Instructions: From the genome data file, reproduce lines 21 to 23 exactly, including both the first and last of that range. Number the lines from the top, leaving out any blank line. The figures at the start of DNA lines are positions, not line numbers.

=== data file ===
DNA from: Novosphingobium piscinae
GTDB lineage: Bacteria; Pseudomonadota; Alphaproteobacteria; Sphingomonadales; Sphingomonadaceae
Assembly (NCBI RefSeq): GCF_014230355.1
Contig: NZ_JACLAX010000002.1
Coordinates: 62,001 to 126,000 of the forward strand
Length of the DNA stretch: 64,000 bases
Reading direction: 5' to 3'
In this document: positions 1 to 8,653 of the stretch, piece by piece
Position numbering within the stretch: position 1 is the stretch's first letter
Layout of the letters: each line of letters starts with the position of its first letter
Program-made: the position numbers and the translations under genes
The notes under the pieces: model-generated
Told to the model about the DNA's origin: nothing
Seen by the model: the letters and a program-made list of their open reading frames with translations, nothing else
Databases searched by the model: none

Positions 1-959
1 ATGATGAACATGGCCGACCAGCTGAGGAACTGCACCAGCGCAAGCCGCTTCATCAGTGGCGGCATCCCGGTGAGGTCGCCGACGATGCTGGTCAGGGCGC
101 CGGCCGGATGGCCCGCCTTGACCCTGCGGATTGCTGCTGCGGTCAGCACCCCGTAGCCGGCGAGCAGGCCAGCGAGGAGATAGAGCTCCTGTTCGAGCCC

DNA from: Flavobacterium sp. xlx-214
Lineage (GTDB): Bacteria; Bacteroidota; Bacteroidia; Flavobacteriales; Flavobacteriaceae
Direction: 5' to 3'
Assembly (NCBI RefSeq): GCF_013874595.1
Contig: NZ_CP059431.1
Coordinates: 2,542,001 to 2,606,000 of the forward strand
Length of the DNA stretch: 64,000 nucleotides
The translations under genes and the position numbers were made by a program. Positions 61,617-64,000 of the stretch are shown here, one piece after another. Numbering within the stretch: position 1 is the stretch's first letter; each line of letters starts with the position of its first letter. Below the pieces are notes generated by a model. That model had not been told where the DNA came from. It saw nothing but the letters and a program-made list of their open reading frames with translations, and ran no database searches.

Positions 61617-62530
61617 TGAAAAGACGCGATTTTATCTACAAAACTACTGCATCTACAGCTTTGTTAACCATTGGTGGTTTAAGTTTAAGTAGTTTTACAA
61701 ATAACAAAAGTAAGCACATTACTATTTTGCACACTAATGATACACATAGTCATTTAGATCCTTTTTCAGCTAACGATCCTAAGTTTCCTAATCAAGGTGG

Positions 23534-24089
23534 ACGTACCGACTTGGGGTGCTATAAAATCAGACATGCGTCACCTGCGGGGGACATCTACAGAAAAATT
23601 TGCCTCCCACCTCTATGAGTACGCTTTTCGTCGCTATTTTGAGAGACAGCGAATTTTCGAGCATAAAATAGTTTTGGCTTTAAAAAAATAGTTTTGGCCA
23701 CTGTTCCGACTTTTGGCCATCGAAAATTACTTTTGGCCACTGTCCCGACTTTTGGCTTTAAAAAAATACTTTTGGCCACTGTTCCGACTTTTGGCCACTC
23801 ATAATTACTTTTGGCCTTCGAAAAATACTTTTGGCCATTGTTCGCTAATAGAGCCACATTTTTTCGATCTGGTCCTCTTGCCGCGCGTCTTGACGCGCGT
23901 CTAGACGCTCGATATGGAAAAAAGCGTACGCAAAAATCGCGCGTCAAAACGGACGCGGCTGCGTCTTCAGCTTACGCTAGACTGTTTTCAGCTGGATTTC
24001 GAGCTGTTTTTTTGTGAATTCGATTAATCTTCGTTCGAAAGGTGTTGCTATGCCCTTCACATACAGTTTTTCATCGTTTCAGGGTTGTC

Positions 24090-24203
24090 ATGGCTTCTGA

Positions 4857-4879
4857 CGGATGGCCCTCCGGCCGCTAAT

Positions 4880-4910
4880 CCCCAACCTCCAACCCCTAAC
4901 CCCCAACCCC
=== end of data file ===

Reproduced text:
Direction: 5' to 3'
Assembly (NCBI RefSeq): GCF_013874595.1
Contig: NZ_CP059431.1